Rome | Konta advances with assertive debut win
Jo Konta maintained the great form of the last three weeks, thrashing American Alison Riske, in a matchday that saw the return to winning action of both Williams sisters, who will meet in the second round.
J. Konta (UK, 42) d. A. Riske (USA, 52) 6-4 6-1
Konta appears to have wholly settled into the clay mind-set by now, beating inferior opposition with no more effort than she needs to, as she shew by beating Alison Riske in an hour and 28 minutes without threats from her opponent.
She was well-centred from the get go, earning a couple of break points with a nice backhand combination, displaying a thorough reading of Riske’s serve by hitting a hard cross-court forehand that forced a mistake from the American, for an immediate lead. From then on, she went into cruise control, holding serve with ease (although her first turn went to deuce, but with no break points), and occasionally piercing Riske with her return, such as in the fourth game, when she earned two break points after a great forehand acceleration that ended right on the line. However, Riske served well, and held to stay within touching distance. Konta conceded a break point in the eight game, but exploited her opponent’s uncertainties at the net to pass with a cross-court backhand. Another soon followed, but Konta kicked a high second serve to the American’s advanced court position, sending the game to deuce again. After another chance was saved with a serve to the T, Konta shrewdly heightened her backhand trajectory, eliciting a weak return on which she could hit with her considerable backhand power, and held when Riske misdirected an approach on a lousy drop shot, passing with a forehand down the line.
Riske attempted a comeback in the tenth game as well, as the Brit served for the set, but her fourth break opportunity was deleted by an ace out wide. Riske is a powerful hitter, and often took control of rallies, but Konta, a much better mover, knew how to hurt her, and earned a set point with a good change down the line with her forehand. That first opportunity vanished with a double fault, but the next one was the charm, with two forehands (an inside-out and a cross-court) exposing her adversary’s imperfect footwork.
The second set was a lot less dramatic, as Riske immediately lost her serve with two trivial mistakes, while Konta saved two break points to gain the upper hand. After that, it was game over, and Konta could have even gone up 5-0, if it weren’t for a great forehand passing shot by the American. However, it was deferred payment, for Konta held again and finished with some backhand fireworks, breaking again with an inside-out return winner and a blinding-light shot down the line.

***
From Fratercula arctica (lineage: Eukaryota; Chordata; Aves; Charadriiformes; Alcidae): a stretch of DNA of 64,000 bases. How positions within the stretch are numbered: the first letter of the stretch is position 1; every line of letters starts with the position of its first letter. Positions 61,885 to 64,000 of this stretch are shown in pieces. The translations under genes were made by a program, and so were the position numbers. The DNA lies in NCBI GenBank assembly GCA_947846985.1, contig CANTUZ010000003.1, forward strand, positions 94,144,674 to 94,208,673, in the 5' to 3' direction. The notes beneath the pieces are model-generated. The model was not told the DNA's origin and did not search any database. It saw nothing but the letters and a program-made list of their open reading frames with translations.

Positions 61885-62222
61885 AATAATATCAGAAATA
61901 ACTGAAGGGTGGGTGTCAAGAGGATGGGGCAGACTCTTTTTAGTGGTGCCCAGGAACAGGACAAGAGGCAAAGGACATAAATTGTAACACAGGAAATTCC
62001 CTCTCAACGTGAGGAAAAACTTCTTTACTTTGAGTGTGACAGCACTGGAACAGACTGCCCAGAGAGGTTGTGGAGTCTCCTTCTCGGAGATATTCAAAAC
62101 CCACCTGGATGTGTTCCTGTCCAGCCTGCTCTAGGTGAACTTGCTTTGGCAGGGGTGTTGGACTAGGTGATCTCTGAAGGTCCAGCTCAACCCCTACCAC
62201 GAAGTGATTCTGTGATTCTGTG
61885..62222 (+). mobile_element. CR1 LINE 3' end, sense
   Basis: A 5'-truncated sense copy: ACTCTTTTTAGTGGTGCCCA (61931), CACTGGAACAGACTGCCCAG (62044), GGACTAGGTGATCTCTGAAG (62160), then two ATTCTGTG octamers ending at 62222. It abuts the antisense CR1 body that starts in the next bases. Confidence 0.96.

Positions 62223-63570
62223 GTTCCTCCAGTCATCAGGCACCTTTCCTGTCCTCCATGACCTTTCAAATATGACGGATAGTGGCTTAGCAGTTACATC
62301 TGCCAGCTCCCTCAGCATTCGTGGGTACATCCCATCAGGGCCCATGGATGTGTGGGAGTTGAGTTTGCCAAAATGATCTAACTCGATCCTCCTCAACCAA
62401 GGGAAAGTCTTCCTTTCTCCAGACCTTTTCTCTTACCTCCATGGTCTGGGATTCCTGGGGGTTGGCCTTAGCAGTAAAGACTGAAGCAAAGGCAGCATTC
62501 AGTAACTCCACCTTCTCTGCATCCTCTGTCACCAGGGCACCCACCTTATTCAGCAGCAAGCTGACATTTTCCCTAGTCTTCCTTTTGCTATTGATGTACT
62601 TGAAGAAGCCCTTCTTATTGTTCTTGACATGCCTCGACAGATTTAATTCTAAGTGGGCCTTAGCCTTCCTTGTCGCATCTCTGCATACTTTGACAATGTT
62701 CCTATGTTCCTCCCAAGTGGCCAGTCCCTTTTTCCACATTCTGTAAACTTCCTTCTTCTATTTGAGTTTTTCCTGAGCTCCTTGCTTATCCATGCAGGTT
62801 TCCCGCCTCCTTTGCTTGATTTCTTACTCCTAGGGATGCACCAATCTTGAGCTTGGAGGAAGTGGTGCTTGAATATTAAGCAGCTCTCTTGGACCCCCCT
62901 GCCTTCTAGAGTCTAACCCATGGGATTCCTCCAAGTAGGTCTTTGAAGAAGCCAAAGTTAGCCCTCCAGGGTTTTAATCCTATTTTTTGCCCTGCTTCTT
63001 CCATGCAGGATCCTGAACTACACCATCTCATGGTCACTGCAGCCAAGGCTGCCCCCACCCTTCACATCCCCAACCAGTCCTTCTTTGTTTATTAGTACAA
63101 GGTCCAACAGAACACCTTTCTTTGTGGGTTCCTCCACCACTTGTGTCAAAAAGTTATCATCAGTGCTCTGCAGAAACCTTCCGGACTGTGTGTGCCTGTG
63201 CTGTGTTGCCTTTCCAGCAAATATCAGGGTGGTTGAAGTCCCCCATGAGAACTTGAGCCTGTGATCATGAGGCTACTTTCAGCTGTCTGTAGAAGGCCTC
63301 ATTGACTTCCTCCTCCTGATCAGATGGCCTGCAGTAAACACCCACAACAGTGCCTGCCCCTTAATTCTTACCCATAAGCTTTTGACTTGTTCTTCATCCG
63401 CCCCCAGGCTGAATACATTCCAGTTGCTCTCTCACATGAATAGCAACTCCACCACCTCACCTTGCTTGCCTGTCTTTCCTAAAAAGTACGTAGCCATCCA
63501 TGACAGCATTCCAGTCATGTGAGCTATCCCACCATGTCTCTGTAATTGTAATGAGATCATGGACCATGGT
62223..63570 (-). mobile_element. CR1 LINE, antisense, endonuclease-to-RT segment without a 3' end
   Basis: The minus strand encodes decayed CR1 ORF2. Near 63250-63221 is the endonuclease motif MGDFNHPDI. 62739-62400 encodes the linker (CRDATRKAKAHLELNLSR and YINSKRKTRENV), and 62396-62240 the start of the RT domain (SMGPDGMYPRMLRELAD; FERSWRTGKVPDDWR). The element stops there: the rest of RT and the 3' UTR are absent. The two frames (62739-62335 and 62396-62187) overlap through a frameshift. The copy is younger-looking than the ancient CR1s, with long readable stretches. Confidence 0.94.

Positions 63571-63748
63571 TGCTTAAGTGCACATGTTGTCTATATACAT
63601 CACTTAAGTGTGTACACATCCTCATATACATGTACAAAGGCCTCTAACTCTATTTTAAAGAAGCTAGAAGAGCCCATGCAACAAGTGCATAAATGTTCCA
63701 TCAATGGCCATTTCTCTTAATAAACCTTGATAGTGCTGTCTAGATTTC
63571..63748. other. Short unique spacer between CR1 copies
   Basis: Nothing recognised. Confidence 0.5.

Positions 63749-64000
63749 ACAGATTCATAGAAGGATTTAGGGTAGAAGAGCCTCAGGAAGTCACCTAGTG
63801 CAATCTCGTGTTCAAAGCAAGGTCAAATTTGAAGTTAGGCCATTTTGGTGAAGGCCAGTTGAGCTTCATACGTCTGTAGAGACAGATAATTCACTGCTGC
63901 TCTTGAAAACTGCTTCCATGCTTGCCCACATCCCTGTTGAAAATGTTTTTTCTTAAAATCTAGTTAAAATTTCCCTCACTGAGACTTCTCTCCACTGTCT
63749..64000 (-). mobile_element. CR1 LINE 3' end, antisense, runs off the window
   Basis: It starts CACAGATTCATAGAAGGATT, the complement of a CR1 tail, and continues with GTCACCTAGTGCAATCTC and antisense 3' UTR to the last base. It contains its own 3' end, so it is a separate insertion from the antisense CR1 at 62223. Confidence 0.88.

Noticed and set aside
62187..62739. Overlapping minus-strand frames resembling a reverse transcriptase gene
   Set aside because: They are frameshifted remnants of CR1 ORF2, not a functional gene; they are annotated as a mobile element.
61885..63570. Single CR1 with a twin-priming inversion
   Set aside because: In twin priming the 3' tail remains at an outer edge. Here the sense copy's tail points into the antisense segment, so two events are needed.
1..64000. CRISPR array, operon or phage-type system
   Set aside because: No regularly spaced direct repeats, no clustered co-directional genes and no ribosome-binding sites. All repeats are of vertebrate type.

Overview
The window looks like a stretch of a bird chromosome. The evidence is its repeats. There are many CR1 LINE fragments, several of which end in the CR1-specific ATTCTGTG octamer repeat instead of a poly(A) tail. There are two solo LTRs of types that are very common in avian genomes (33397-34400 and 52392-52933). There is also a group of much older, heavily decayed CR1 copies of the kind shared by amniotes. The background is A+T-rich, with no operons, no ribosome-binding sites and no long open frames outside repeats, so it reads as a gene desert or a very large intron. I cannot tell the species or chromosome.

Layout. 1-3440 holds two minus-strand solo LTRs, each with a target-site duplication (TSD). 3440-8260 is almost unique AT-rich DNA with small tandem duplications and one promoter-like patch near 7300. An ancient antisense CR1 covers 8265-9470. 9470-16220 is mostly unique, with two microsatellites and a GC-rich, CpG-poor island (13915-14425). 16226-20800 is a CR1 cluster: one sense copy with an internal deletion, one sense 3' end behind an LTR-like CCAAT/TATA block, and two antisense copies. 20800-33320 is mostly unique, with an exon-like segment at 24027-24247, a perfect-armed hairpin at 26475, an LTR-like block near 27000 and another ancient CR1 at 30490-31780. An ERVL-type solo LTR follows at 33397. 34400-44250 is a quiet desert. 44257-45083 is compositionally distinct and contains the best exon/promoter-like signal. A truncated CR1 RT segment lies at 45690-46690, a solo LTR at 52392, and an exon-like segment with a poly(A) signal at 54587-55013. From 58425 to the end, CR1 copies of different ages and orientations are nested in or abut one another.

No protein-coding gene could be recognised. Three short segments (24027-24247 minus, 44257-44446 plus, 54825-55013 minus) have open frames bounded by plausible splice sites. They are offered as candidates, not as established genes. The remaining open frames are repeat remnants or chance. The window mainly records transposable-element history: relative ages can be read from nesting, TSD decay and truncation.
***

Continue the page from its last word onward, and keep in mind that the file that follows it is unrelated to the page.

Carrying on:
Her next opponent will be seventh seed Sloane Stephens, who just reached the semi-finals in Madrid (and last year was the French Open runner-up), and is a very consistent clay performer, adept at sedating her foes with slow exchanges before suddenly injecting pace, so Konta will have to be aggressive from the beginning in order not to fall for the bait.
S. Williams (USA, 11, seeded tenth) d. R. Peterson (Swe, 64, Q) 6-4 6-2
After missing the Mutua Madrid Open due to the Met Gala in New York City, Serena Williams got back into business with a win against qualifier Rebecca Peterson, who had ironically been her last opponent in Miami, before the 23-time Slam champion was forced to withdraw.
Back in Florida, Peterson had taken a set from Williams, and started Monday’s encounter with the same resolve, taking a 3-1 lead, despite conceding three break points in her opening two service games. Serena looked a little slow and uncomfortable, having admitted that she hasn’t been able to train much in the past few weeks, but rebounded straight away, thanks to a Peterson double fault and a thunderous forehand return that left the Swedish player immobile. Now settled, Williams scored seven points in a row, finding herself 3-3, 0-40. Although her opponent saved the first three chances, the American hit a forehand winner, and broke after an unforced error down the line. She then conceded just one point in her next two service games, calmly closing the set with a 6-4 score.
In the second set, Serena pulled ahead in the third game, as her baseline power game kept wearing down Peterson, who couldn’t even touch her opponent’s serve, progressively fading away, and losing her serve again in the seventh game, when Williams won the best point of the match, beating on Peterson’s forehand, then hitting a swinging backhand and finishing with a short forehand cross-court that utterly wrong-footed the Swedish.
Peterson mounted her comeback attempt in the final game, though, winning a rally for a 15-40 window. However, Williams hit an ace and two winners, one for each baseline stroke, and won after a forehand unforced error in an hour and 16 minutes.
She will now face her sister Venus, who won a battle against Elise Mertens, in what will be their 31st head-to-head.
Aside from Venus Williams’ three hour effort, other results from Monday included a loss for fifteenth seed Wang, as well as wins for two-time semi-finalist Garbiñe Muguruza and 2013 finalist Vika Azarenka:
Y. Putinsteva (Kaz, 38) d. L. Tsurenko (Ukr, 26) 6-4 6-2
K. Siniakova (Svk, 45) d. Q. Wang (Chn, 17, seeded 15th) 1-6 7-5 6-4
D. Cibulkova (Svk, 33) d. A. Sasnovich (Blr, 32) 6-2 6-3
G. Muguruza (Spa, 19) d. S. Zheng (Chn, 46) 6-3 6-4
V. Kuzmova (Svk, 43) d. S. Errani (Ita, 284, WC) 6-1 6-0
A. Tomjanovic (Aus, 47) d. T. Zidansek (Slo, 71, Q) 7-6 (1) 6-4
A. Kontaveit (Est, 16, seeded 15th) d. M. Barthel (Ger, 85, Q) 4-6 6-4 6-4
V. Williams (USA, 50, WC) d. E. Mertens (Bel, 20) 7-5 3-6 7-6 (4)
M. Keys (USA, 14, seeded 13th) d. P. Hercog (Slo, 71) 6-4 7-6 (3)
A. Anisimova (USA, 54) d. E. Cocciaretto (Ita, 779, WC) 6-3 6-3
V. Azarenka (Blr, 51, WC) d. S. Zhang (Chn, 48) 6-2, 6-1